Discovering John Law’s Homestead by Alfred Woollacott

Lawbrooke

Alfred Woollacott has written a story about his ancestor John Law in The Immigrant and I am across a blog post on his website about Alfred’s drive down Lawsbrook Rd and thought how extraordinary it would be to travel down the same road your ancestors lived. Can you image all the feelings building inside you and the anticipation of what you might discover further? Below is the first paragraph in Alfred’s post and I want to encourage you to follow the link I provide to read the rest of his fascinating post. -Stephanie M. Hopkins

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A Jaguar sedan sped along Route 2 with a map of old Acton laying on the passenger seat for reference. The driver was researching the past of John Law, his distant ancestor, trying to pinpoint where he settled some 350 years earlier. This direct descendant had spent his youth twenty miles west of Acton and frequently traveled Route 2 into Boston. The Concord rotary was an approximate midpoint between Boston and his home. The road used to change noticeably at the rotary. To the west, there were rural towns and a divided highway, and to the east, suburbs and an undivided highway, littered with stoplights and congestion.  The farmland just west of the rotary had changed little since he first saw it in his youth. No matter how often he passed by the farmland, he always had peculiar sensations. Often those sensations reminded him to adjust his speed. If he travelling east, slow down and endure the congestion, and if travelling west, open it up and look out for cops…Read more HERE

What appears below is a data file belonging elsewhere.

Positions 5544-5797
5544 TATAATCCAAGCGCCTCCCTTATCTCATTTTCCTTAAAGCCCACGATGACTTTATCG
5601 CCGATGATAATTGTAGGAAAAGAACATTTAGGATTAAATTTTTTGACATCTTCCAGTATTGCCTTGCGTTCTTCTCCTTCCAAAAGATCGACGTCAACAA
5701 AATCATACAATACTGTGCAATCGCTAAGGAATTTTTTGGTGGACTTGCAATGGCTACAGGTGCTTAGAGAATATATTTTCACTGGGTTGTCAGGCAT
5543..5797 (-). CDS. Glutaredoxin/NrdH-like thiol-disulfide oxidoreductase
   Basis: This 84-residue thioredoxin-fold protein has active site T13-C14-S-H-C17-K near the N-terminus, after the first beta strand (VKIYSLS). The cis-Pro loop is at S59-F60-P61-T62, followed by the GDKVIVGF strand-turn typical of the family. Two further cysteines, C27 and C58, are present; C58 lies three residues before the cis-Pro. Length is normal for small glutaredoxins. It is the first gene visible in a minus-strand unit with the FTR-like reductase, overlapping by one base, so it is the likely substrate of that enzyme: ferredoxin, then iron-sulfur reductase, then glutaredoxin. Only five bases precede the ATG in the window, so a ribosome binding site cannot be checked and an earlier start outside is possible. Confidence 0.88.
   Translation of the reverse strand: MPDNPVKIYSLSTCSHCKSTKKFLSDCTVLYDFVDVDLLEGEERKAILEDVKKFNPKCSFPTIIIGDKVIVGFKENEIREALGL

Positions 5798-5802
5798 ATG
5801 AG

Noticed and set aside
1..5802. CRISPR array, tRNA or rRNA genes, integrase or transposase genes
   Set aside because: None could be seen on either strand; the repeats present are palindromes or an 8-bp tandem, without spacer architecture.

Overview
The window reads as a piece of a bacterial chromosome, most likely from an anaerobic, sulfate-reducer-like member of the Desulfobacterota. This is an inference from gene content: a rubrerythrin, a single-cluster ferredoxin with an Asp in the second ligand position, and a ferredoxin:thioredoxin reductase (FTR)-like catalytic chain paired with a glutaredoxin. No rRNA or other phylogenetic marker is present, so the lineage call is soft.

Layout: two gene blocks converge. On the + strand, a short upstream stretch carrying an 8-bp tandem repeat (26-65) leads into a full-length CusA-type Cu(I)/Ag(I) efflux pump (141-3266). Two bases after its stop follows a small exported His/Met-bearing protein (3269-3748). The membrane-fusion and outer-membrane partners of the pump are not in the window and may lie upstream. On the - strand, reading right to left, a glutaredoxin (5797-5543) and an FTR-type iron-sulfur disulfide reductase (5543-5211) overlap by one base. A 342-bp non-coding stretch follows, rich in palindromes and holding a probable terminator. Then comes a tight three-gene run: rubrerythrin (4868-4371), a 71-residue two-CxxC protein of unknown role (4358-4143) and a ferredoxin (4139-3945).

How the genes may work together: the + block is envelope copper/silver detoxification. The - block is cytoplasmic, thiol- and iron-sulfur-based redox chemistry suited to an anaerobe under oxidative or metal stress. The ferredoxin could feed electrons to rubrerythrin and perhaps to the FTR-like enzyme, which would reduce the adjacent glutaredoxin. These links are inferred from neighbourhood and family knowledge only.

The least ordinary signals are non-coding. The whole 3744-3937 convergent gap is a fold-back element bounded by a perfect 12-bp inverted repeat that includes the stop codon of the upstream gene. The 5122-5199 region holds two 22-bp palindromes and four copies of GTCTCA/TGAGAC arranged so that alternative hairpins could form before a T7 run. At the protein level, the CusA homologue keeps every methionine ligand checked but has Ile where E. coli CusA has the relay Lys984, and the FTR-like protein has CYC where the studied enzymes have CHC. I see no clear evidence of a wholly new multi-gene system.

About The Immigrant:

The ImmigrantA historical saga that covers a winter of 1650/1651 journey of John Law, a young Scotsman captured by the English Lord Cromwell’s forces in seventeenth century Scotland during “The Battle of Dunbar”. He survives a death march to Durham, England and is eventually sent to Massachusetts Bay Colony as an indentured servant, arriving aboard the ship “Unity” that was carrying around 150 prisoners of war from different Scottish clans. Now an outcast, and in the sanctuary of the new colony, John starts over as an immigrant in a Puritan theocracy. He is first indentured to the Saugus Iron Works and then to Concord as a public shepherd in West Concord (now Acton). The young man faces obstacles often beyond his control, and his only ally is his faith. After his indenture is served he struggles a near lifetime to obtain title to his promised land. From start to finish “The Immigrant” is an intoxicating journey that follows the travails of John, his faith in God, his good wife and growing family.

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